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Anderson v. State

Supreme Court of Delaware

December 4, 2018

TYRONE ANDERSON, Defendant Below-Appellant,
v.
STATE OF DELAWARE, Plaintiff Below-Appellee.

          Submitted: December 4, 2018

          Court Below-Superior Court of the State of Delaware Cr. ID N1608006981

          Before STRINE, Chief Justice; VALIHURA and VAUGHN, Justices.

          ORDER

          KAREN L. VALIHURA JUSTICE.

         Upon consideration of the appellant's Supreme Court Rule 26(c) brief, his attorney's motion to withdraw, and the State's response thereto, it appears to the Court that:

(1) In November 2017, a Superior Court jury found the defendant- appellant, Tyrone W. Anderson, guilty of four counts of Drug Dealing Heroin, four counts of Aggravated Possession of Heroin, one count of Conspiracy in the Second Degree, and one count of Attempted Possession of Heroin. The Aggravated Possession counts merged with the Drug Dealing counts for sentencing. The Superior Court sentenced Anderson to a total period of fifty-nine years and six months at Level V incarceration, to be suspended after serving twenty years in prison for decreasing levels of supervision. This is Anderson's direct appeal.
(2) Anderson's counsel on appeal has filed a brief and a motion to withdraw under Rule 26(c). Counsel asserts that, based upon a complete and careful examination of the record, there are no arguably appealable issues. By letter, counsel informed Anderson of the provisions of Rule 26(c) and provided him with a copy of the motion to withdraw and the accompanying brief. Anderson also was informed of his right to supplement counsel's presentation.
(3) In response to his counsel's Rule 26(c) brief, Anderson submitted three points for the Court's consideration. First, he contends that his right to a fair trial before an impartial jury may have been violated by the trial judge's response to a jury note. Second, he asserts that State Exhibit 8, which was an envelope containing heroin, should not have been admitted because the State failed to establish the chain of custody of the evidence. Third, he contends that the trial judge committed reversible error by failing to voir dire a juror who walked into the courtroom during a recess.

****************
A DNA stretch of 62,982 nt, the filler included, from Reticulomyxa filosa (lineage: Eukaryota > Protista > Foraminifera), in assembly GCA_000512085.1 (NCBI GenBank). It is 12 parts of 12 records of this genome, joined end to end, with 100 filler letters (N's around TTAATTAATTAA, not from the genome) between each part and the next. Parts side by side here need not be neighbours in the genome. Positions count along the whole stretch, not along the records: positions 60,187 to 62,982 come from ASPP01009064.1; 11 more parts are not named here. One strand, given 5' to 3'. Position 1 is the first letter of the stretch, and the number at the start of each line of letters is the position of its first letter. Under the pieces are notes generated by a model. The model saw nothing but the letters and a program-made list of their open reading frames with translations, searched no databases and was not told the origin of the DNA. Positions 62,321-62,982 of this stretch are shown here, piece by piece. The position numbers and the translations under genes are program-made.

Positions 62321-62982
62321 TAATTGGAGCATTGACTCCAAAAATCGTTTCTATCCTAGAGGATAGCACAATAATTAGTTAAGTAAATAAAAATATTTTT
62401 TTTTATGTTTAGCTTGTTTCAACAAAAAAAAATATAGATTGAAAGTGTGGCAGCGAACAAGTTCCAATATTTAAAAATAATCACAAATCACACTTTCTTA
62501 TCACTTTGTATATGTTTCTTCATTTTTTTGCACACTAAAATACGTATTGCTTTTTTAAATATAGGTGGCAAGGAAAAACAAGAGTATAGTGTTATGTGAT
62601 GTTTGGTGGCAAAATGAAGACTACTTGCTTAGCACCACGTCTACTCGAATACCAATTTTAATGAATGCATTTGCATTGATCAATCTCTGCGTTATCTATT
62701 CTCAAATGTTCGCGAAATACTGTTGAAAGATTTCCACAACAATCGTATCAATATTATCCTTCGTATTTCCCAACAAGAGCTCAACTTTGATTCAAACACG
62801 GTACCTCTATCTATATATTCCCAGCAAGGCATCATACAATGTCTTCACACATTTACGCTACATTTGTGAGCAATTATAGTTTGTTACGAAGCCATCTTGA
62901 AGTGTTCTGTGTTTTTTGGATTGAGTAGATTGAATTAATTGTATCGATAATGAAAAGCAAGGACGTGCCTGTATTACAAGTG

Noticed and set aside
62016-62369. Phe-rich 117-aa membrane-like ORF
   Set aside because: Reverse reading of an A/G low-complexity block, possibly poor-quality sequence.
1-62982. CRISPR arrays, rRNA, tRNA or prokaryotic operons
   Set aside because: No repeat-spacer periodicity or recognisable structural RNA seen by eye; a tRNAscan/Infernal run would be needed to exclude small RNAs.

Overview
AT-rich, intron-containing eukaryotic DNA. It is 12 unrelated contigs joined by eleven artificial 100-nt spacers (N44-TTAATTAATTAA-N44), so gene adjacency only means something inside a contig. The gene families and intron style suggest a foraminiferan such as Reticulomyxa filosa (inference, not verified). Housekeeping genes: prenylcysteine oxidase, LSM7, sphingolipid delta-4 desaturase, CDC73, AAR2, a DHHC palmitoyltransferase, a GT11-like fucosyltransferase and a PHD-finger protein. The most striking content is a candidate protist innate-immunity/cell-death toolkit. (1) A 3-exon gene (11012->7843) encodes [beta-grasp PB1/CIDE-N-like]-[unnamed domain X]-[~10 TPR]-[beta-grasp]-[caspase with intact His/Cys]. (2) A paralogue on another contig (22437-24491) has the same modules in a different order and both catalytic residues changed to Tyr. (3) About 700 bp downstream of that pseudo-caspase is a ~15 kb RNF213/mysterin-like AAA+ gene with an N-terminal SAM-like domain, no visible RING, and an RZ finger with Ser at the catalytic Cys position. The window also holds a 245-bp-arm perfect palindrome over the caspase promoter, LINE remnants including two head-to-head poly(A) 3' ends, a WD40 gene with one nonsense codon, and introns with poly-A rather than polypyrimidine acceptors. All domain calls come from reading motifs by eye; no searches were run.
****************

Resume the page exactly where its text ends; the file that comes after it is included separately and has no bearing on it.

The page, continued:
(4) The standard and scope of review applicable to the consideration of a motion to withdraw and an accompanying brief under Rule 26(c) is twofold: (a) this Court must be satisfied that defense counsel has made a conscientious examination of the record and the law for arguable claims; and (b) this Court must conduct its own review of the record and determine whether the appeal is so totally devoid of at least arguably appealable issues that it can be decided without an adversary presentation.[1]
(5) The State's evidence at trial fairly established that, in the spring of 2016, New Castle County Police Detective John Mancuso was part of an undercover investigation into drug dealing in the Belvedere community. On four separate occasions, Detective Mancuso contacted Anderson, either directly or through a cooperating individual, and arranged to meet Anderson to exchange money for drugs. All of the meetings were audio recorded, and two of the meetings were videotaped by other officers conducting surveillance. In all, Detective Mancuso bought over 1100 bags of heroin from Anderson.
(6) Anderson's first argument on appeal is that his right to a fair and impartial jury may have been violated by the Superior Court in its handling of a jury note sent during deliberations. Although requested by defense counsel in his instructions to the court reporter, the transcript of the trial judge's handling of the jury's note was not made part of the record that initially was transmitted to the Court by the Superior Court Prothonotary. The correct transcript later was obtained by this Court and is now a part of the record on appeal.
(7) The jury note in question asked, "Why is the special circumstance (offense occurred in a vehicle) not on Counts I and II?" The jury had been instructed that Count I of the amended indictment, Drug Dealing, charged that Anderson, on or about April 19, 2016, "did knowingly deliver any morphine, opium, salt, isomer or salt of an isomer thereof, including heroin, as described by law, or any mixture containing such controlled substance."[2] The jury was instructed that Count II of the amended indictment, Aggravated Possession, charged that, on or about the same date, Anderson "did knowingly possess 1 gram or more of a morphine, opium, salt, isomer or salt of an isomer, including heroin, as described by law, or any mixture containing any such controlled substance."[3]
(8) The Superior Court responded to the jury's note by telling the jurors, "The special circumstance (offense occurred in a vehicle) was not alleged in Counts 1 and 2 of the indictment and, therefore, is not at issue in those counts." Both the prosecutor and defense counsel agreed before the judge answered the note that this was the appropriate response. The judge's response was accurate and was not confusing.[4] Under the circumstances, we find no merit to Anderson's argument that the Superior Court's response to the note may have prejudiced him.
(9) Anderson's second argument on appeal is that the State failed to establish a sufficient chain of custody for its Exhibit 8, which was an envelope containing heroin. Anderson did not object to the admission of the envelope at trial. Thus, we review his claim on appeal for plain error.[5] Plain error exists when the error complained of is apparent on the face of the record and is so prejudicial to ...

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